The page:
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“We hope to continue sailing for as long as we can,” Lauren says. “Next stop: Central America to practice our Spanish.” But that’s not all: they’ve also schooled their kids on passing marine life, ancient Roman civilisation in Pompeii, astronomy on starry-night passages and the slave trade while crossing the Atlantic – things you won’t typically find in a school curriculum. And all because they refused to let frustration get the better of them and instead used it as a powerful force for positive change. 


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Losing someone is often seen as a time to stop, stand still and take stock. That old adage about never making big-life decisions after a major event. But what if you ignored that and did what you felt was right for you? Disproving the notion that travel is running away, journalist and author Helen Ochyra decided to take flight after the sudden loss of her mother. 

“My mum died unexpectedly in 2016, leaving me parentless and heartbroken. The grief shocked me with its intensity. Life is short, I realised, and so there was no better time than right now to take the trip I had always wanted to.”

Instead of sitting around at home and waiting for the grief to subside Helen upped sticks and went to Scotland for three months, alone and self guided, eventually writing a book about her experience, Scotland Beyond the Bagpipes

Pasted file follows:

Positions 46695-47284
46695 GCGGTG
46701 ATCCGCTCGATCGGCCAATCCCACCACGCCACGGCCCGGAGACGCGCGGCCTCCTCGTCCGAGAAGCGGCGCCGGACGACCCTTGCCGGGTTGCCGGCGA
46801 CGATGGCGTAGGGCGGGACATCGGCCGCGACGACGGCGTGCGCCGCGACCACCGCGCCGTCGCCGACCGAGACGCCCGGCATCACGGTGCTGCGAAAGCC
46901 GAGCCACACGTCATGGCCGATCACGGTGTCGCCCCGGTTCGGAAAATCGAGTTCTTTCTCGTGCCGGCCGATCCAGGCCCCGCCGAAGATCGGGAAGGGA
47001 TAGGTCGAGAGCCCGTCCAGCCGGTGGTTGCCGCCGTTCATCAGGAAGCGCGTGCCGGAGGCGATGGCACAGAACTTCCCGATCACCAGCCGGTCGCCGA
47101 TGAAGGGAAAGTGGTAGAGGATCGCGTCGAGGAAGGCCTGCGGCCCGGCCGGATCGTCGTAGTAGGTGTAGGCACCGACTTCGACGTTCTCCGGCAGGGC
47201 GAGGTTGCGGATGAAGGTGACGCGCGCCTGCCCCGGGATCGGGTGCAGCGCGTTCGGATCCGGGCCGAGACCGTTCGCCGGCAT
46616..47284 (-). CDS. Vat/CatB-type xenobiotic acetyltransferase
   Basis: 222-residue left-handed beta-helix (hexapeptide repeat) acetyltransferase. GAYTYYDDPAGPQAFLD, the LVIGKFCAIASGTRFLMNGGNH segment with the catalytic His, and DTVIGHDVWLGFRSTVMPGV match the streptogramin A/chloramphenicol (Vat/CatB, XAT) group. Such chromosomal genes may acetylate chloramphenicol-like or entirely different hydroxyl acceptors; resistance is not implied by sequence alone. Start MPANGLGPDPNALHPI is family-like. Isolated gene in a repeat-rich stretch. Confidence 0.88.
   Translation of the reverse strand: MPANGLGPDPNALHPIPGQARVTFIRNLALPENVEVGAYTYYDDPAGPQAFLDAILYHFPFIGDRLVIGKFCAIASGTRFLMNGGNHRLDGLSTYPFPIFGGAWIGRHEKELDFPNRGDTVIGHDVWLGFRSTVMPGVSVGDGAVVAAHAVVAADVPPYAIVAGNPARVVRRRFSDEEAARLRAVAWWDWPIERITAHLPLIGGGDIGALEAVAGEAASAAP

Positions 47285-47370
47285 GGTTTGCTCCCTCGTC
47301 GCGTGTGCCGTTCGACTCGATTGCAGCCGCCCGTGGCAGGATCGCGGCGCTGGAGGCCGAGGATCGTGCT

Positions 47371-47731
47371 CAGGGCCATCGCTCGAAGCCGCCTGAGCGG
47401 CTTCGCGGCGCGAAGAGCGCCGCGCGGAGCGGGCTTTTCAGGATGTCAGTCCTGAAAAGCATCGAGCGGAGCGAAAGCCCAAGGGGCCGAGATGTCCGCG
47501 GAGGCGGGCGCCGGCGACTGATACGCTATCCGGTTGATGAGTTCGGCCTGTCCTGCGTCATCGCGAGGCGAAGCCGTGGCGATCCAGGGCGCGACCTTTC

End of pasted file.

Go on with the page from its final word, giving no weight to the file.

I knew Scotland’s landscape could heal me – dwarfing even the largest internal monster

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“I’d always found Scotland warm and welcoming and I knew that there was something there that could heal me. It was partly the people – who love their country with a passion and are always keen to share advice on their favourite remote beach or whisky. But it was primarily the landscape: so timeless and boundless that it can dwarf even the largest internal monster.” 

Helen spent her time hiking to windswept beaches and summiting serious peaks, including Schiehallion in Perthshire.

“Like my grief, it had seemed insurmountable, had tricked me into feeling powerless, and yet here I was, on top of a mountain, still standing. In that moment, I knew I was going to be ok.” 

Find out more about Flash Pack adventures right here.

Got a story or adventure that could inspire a solo traveller like you? Tag @flashpack on social or email [email protected] to be featured.